Ideas on policy measures for improving rice-based farming systems in the Mekong region are outlined in a conference proceedings just released by the Australian Centre for International Agriculture Research (ACIAR).
|Cambodian smallholder farmers in rice fields. Photo: ACIAR.|
The meeting brought together 60 senior policymakers and agricultural researchers, primarily from Cambodia, Laos, Vietnam and Australia. The resulting report comprises 25 edited papers, including five synopses of panel and audience deliberations.
ACIAR’s convener of the event, Dr Mike Nunn, said that the policy dialogue challenged the participants to elicit important messages arising from research to inform policymaking and implementation in the region.
“The forum emphasised that farmers in the Mekong region will remain poor if they grow rice alone. In Cambodia, for example, an individual farmer would need to grow 3 hectares of rice to earn an income equivalent to working in the city at US$100/month. It’s easier and less risky for them to choose the latter.”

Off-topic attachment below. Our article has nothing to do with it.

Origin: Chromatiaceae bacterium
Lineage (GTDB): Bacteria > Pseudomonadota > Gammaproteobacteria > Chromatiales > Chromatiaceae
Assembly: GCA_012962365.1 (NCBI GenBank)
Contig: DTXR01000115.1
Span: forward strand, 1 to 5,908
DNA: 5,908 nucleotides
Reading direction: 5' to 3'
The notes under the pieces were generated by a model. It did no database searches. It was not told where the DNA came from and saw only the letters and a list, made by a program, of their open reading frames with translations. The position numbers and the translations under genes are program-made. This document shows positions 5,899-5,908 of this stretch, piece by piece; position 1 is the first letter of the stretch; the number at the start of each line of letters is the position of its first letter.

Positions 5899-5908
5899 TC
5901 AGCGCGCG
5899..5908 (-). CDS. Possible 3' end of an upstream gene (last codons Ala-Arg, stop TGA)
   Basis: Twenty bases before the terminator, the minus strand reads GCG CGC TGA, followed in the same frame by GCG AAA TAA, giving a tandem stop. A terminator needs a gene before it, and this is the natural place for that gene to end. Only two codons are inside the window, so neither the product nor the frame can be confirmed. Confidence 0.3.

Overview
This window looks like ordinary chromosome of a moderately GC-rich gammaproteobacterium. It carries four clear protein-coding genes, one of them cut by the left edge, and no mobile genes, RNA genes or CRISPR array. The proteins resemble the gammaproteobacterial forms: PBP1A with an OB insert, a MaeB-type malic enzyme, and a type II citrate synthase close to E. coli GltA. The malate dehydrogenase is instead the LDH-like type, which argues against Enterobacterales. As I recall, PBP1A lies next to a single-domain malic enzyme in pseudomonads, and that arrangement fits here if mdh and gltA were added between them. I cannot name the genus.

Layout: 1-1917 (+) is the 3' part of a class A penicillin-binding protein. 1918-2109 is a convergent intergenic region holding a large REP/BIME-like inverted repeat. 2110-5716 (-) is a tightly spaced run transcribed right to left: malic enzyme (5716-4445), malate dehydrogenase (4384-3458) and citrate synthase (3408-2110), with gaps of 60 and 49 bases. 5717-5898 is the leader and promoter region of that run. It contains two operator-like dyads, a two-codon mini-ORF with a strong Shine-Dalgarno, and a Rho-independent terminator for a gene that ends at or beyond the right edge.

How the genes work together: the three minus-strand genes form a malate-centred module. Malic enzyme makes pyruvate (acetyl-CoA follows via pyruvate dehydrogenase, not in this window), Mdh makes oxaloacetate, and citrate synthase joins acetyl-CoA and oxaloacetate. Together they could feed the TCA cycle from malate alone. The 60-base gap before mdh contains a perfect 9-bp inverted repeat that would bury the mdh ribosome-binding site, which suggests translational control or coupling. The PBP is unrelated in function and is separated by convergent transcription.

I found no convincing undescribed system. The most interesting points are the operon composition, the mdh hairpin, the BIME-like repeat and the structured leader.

Participants identified and discussed a plethora of policy responses with the potential to change the fortunes of the region and its farming communities.
According to Dr Nunn, “Policy settings and research investments need to be about much, much more than just increasing production. Although there are opportunities to improve rice-growing practices, there is also a need to manage infrastructure, value-add, diversify and integrate other components into the farming system to increase farmers’ incomes”.
For more policy ideas and insights on the future of the Mekong region’s rice-based farming systems download the proceedings.
ACIAR works closely with policymakers in our partner countries to optimise the impact of its research-for-development investments. The Rice-based Systems Research program is one of four programs developed by ACIAR under the Australian Government’s Food Security through Rural Development initiative (2009–14).
For more information contact:
Dr Mike Nunn, ACIAR Research Program Manager for Animal Health, +61 2 6217 0540, firstname.lastname@example.org